When I asked my son if he wanted to visit Mr. Washington’s house, he asked what any righteous four-year-old would. “Can we go to Mr. Lincoln’s house instead?”
Though his priorities were above reproach, I was left with the sad duty of explaining to him that Mr. Lincoln’s house is in Illinois and we were going to Virginia. Once he understood how harsh geography had robbed him of his first choice, he agreed that Mr. Washington’s house would be a fine substitute.
I like Mount Vernon. It is interesting and beautiful. It is also on a hill in Virginia – an important consideration if you are visiting in the heart of summer with small children.
I guess the area around Mount Vernon is called Northern Virginia to trick people into thinking it might not be hellishly hot there in July. I won’t be fooled again. In fact, I am rethinking my January beach volleyball plans in South Dakota.
Mr. Washington built his house on a hill overlooking the Potomac. It was a good idea for someone with a horse to carry him back up the hill every time he wanted to go dip his toes into the water.
Many interesting parts of the estate are downhill from the main house. My wife and I didn’t have any horses to carry us back up the hill in the stifling heat. Fortunately, our boys did. They had a couple of plodding nags, affectionately called Mommy and Daddy.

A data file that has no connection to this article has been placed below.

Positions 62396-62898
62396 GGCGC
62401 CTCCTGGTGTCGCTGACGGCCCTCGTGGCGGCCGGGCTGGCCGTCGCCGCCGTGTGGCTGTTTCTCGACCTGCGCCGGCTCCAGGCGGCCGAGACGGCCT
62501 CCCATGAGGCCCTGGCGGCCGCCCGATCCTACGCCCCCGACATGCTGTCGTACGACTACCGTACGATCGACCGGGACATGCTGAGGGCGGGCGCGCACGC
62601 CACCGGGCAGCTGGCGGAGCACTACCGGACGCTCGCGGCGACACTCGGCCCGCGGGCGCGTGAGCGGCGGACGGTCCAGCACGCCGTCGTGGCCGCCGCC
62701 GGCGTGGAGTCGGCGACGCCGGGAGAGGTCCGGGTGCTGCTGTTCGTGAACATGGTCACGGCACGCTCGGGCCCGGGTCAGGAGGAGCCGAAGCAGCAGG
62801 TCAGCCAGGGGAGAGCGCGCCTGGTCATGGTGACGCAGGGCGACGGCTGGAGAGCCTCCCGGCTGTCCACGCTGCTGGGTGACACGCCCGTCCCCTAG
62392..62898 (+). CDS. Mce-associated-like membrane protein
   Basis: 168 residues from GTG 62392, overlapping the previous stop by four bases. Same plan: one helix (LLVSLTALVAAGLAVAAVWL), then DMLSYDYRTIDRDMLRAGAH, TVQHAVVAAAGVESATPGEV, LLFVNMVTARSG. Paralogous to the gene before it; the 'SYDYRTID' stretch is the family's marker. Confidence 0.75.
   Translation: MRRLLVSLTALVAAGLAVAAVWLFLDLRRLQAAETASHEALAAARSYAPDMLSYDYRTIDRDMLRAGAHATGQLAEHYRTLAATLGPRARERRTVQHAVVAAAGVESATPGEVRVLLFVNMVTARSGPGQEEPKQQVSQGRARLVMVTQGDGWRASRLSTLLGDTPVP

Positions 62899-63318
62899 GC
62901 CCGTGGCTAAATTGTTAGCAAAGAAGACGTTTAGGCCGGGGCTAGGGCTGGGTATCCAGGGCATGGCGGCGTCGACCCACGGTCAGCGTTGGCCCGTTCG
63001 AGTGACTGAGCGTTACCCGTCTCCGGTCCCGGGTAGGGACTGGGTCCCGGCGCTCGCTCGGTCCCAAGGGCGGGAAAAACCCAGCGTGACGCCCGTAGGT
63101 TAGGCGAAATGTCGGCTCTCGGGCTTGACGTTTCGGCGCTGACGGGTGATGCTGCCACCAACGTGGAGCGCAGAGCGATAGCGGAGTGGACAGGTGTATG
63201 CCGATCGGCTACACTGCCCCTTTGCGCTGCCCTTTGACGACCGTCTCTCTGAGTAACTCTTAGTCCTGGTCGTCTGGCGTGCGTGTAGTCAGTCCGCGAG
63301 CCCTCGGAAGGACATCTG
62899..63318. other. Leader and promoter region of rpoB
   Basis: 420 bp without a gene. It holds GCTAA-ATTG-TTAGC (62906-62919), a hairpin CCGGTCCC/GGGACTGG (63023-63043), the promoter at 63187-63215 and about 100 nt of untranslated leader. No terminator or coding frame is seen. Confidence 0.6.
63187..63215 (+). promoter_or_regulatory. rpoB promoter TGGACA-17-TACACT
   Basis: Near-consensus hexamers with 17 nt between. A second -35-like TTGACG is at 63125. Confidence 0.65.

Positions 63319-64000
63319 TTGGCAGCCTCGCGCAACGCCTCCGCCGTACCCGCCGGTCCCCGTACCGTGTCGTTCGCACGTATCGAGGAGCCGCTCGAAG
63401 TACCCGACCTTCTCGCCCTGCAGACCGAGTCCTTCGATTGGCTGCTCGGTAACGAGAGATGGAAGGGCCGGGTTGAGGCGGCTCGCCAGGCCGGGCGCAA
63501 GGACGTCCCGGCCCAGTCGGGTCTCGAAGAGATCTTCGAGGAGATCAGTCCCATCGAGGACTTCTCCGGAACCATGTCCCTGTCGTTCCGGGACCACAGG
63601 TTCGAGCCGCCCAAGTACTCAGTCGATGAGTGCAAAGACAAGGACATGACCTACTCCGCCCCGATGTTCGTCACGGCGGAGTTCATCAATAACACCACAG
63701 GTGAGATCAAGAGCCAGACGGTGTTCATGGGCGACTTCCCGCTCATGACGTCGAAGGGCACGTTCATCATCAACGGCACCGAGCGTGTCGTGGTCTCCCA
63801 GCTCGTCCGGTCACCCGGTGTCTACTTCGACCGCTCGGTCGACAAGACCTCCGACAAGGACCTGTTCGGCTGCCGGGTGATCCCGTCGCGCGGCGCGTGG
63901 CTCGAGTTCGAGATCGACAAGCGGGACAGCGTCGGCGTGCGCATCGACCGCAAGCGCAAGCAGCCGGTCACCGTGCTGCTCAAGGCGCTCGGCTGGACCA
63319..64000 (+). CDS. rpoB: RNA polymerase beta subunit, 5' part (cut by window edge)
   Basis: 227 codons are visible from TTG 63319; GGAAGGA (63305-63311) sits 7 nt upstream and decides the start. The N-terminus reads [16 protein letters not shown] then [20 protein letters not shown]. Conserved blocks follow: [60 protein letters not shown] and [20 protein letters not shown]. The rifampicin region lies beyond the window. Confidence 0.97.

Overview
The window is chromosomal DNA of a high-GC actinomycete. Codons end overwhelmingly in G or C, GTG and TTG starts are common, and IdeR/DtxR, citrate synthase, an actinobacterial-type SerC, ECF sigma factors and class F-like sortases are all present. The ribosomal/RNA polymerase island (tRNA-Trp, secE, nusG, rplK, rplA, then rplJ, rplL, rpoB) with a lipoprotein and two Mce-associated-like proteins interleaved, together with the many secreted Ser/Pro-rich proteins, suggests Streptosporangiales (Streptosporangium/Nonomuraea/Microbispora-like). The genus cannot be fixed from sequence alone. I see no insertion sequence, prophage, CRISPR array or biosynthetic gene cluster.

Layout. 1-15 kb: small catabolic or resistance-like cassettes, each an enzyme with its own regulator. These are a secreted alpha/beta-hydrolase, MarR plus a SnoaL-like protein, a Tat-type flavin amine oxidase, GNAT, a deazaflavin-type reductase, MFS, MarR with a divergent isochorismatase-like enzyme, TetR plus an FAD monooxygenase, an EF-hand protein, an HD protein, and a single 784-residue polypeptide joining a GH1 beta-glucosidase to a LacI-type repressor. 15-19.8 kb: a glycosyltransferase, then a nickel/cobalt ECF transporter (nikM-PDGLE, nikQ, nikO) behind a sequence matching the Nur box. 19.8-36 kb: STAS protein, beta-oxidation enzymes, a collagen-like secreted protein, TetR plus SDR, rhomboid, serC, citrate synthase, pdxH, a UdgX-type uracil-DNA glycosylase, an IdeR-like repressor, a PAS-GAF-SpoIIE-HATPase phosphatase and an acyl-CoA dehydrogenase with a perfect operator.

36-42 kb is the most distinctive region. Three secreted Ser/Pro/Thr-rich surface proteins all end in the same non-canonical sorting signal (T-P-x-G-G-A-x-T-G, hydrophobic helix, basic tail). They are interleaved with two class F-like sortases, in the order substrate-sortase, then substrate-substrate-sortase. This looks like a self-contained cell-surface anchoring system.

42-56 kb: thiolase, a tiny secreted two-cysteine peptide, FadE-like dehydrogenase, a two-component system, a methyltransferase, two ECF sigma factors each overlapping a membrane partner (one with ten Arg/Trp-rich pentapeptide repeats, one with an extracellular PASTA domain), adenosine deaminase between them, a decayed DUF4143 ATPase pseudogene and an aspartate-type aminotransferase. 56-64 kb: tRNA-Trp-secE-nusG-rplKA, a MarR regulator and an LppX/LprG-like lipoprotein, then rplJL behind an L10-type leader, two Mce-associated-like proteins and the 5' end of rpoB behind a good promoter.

My wife had the foresight to bring the double stroller. I’d wanted the single. While the little guy could only be expected to toddle odd bits of the greater Washington area, I argued that the big boy could do his own walking. It was no smooth sailing, pushing that cart loaded with 65 pounds of childhood up dirt paths, but without it, my four-year-old and I would still be on the banks of the Potomac, arguing about how he was going to be transported up the hill.
By the time we toured the main house, everyone was tired and sweaty. I have observed that tired, sweaty kids are not always on the their best behavior. If Mr. Washington’s spirit happens to flit around the halls of his home, he has now observed it too.
Mr. Washington’s house is full of interesting knick-knacks. He, and anyone truly devoted to preserving his legacy, would certainly want a curious child to try to touch them all. Undoubtedly, he would encourage such a child to stray from his group and open any door that might have been closed against the public by mistake.
Mr. Washington was a good marketer. This was the man who slyly wore a military uniform to the meeting where they were going to pick out an army commander-in-chief. This strategic thinking persists at Mount Vernon, where the gift shop straddles the park exit and beguiles weary tourists with its air conditioning.
We did not buy any souvenirs, but I cannot tell a lie: a one-year-old I know might have rearranged the display of some of the trinkets in the store.